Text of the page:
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Recycling PET To A Higher Value Plastic

by Stephen K. Ritter
September 29, 2008 | A version of this story appeared in Volume 86, Issue 39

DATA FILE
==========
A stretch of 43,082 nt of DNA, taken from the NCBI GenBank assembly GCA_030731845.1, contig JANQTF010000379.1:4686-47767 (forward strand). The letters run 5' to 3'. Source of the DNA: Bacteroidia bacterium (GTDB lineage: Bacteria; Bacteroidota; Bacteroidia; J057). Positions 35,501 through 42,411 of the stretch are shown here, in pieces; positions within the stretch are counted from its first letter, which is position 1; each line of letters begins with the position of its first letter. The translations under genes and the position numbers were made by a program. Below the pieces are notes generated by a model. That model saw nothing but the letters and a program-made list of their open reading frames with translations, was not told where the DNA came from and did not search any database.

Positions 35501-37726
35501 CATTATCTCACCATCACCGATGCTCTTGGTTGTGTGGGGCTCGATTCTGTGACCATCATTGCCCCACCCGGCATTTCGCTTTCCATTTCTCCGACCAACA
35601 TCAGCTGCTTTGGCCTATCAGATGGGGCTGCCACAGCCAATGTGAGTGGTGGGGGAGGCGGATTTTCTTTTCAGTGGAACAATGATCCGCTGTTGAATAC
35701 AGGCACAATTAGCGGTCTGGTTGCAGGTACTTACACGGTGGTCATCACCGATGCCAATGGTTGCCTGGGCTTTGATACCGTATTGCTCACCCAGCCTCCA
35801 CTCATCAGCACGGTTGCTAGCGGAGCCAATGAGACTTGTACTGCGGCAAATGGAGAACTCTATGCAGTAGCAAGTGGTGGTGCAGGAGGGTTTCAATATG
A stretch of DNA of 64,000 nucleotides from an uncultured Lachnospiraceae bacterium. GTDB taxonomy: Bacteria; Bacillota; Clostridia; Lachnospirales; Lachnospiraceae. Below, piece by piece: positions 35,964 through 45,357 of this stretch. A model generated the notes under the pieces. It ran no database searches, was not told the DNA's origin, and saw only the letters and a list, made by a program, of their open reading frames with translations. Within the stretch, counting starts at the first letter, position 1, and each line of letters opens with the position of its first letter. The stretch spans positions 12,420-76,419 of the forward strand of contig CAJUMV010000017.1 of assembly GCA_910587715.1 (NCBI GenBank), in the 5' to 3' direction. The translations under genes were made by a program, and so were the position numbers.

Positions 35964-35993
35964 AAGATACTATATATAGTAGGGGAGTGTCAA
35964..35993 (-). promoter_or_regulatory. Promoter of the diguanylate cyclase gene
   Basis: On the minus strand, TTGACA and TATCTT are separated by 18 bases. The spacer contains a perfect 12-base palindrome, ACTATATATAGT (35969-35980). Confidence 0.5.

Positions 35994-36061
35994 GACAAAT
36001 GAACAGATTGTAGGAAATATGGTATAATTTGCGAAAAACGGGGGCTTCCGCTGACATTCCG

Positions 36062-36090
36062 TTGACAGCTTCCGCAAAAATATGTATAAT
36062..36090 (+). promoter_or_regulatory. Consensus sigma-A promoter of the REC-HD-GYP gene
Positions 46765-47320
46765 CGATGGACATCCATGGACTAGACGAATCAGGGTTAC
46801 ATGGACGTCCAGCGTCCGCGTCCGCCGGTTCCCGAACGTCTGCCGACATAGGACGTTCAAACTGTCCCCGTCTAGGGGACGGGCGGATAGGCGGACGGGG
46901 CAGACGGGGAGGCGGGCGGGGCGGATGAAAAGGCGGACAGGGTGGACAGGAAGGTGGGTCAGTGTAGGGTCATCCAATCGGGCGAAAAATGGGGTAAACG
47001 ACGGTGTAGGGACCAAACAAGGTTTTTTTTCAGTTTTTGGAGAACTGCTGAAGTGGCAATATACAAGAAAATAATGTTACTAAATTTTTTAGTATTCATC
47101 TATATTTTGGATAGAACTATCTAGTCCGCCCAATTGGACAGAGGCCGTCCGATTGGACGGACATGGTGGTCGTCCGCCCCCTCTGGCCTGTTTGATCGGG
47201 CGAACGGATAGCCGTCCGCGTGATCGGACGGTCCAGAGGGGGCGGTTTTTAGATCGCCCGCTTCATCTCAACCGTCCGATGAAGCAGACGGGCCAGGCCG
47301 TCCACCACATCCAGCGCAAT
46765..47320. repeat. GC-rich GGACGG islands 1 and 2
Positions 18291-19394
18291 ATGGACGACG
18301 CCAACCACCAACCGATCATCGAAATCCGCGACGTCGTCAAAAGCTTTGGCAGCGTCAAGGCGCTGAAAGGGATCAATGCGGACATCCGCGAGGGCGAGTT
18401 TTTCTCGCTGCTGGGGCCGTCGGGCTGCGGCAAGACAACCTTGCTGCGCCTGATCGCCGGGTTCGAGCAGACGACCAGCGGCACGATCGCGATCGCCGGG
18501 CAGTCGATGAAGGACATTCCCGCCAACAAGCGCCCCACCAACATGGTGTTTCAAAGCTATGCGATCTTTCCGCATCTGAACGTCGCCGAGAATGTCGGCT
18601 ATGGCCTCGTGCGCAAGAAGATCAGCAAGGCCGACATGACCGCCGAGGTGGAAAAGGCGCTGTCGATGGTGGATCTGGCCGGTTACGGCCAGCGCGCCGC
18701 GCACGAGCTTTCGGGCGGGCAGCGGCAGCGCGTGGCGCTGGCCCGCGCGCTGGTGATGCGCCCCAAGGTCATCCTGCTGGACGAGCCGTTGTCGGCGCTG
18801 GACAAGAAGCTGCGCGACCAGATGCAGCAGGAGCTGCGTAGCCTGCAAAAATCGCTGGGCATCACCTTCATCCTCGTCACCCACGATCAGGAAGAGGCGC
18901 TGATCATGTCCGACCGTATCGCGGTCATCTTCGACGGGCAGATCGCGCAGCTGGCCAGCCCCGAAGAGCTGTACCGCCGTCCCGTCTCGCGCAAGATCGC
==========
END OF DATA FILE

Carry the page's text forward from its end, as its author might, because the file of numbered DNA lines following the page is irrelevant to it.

Polyethylene terephthalate (PET), the common plastic used to make drink bottles, can now be recycled into a higher value biodegradable polyhydroxyalkanoate (PHA) plastic, according to an international team led by Kevin E. O'Connor of University College Dublin (Environ. Sci. Technol., DOI: 10.1021/es801010e). PET is one of the world's highest volume polymers, produced on a scale of billions of pounds per year. But only about 23% of PET bottles in the U.S. are recycled each year, in part because of the relatively high handling costs and the low value of the downstream products. O'Connor and colleagues are trying a different approach: Pyrolize PET by heating it to 450 °C under low-oxygen conditions to produce solid, liquid, and gaseous fractions. The liquid and gaseous fractions can be burned to produce electricity, whereas the solid fraction (72% by weight) is terep hthalic acid that can be used as a feedstock for the bacterial production of PHAs. Certain bacteria are known to naturally synthesize PHAs as a means of energy storage, and they have been genetically engineered to produce PHAs commercially (see page 21). The researchers screened bacteria in the soil surrounding a PET production facility and demonstrated that three Pseudomonas strains they found can produce PHAs from the terephthalic acid pyrolysis fraction.


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